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  • Anonymous

    Posted February 6, 2006

    Try to make it past 1st 100 pages!

    This book is definitely hard to get into. Even Eco comments in his notes in the back that his friends and editor suggested lightening up the first 100 pages or so. I found myself lost in the different monk factions and their political agendas which, while interesting, were a bit 'thick' to get through. Yes, some of this was critical to understanding the characters' motivations, but it could have been done in such a way as to be less 'plodding'. Once I made it past that, it was an enjoyable read. So,if you undertake this book, don't be discouraged by the beginning!

    5 out of 6 people found this review helpful.

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  • Anonymous

    Posted July 21, 2004

    a Challenging Read

    This book was tough for me to get through, but I kept at it because I was certain it had good qualities. And it did! There were parts that were very wordy and rather dull, but the good parts were great. In retrospect, I'm very glad I stuck with it... the historical aspects were very thought provoking, and it was a darn good mystery. Would recommend it to an adventurous, serious reader, but not for a lightweight.

    4 out of 5 people found this review helpful.

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  • Anonymous

    Posted June 4, 2003

    The Best of the Best!

    I had no idea when I picked up this random book hiding on a shelf in a bookstore that I would not be able to put it down for 2 weeks. It blows Tolken's books out of the water. I didn't think I could find a better mystery than A Tale of Two Cities, but did I ever.

    4 out of 4 people found this review helpful.

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  • Posted February 27, 2009

    more from this reviewer

    I Also Recommend:

    A Complex Historical Mystery

    Umberto Eco's novel takes place in the Middle Ages- the investigator is Brother William of Baskerville (a nod to another famous sleuth) who, assisted by his apprentice Adso, uncovers a series of murders during a thelogical summit at a wealthy monastery.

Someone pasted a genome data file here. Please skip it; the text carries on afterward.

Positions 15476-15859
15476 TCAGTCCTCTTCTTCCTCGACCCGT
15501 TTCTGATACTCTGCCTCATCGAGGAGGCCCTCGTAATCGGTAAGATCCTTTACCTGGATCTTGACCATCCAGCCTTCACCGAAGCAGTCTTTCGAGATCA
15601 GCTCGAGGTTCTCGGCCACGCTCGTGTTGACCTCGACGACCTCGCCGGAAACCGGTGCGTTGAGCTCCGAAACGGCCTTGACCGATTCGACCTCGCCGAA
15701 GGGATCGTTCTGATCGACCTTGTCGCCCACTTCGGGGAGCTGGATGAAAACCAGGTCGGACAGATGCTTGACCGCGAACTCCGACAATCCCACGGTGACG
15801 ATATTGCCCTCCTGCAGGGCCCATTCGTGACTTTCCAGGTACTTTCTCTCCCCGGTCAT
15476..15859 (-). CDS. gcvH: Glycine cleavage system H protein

Mystery and history-buffs will enjoy this novel, although the plot can be difficult to follow due to Eco's tendency to digress into complicated theological arguments and vague historical references.

    'The Name of the Rose' is a hefty read that can be dull in some parts, but overall it is an enjoyable story.

    3 out of 3 people found this review helpful.

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  • Anonymous

    Posted January 20, 2006

    Awesome book, but now my head hurts!

    Despite the fact that reading an Umberto Eco book can make a reader feel gravely undereducated, The Name of the Rose's core story is truly a masterpiece. A patient, attentive reader will be rewarded with a compelling, suspensful, layered mystery combined with keen insight into the disturbing religious zeal of Europe in the Middle Ages. The only drawback I found was the occasional long-winded digressions into things that didn't seem to contribute much, if anything to the story.

    3 out of 3 people found this review helpful.

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  • Anonymous

    Posted May 30, 2013

    I strongly recommend this italian novel written by Umberto Eco!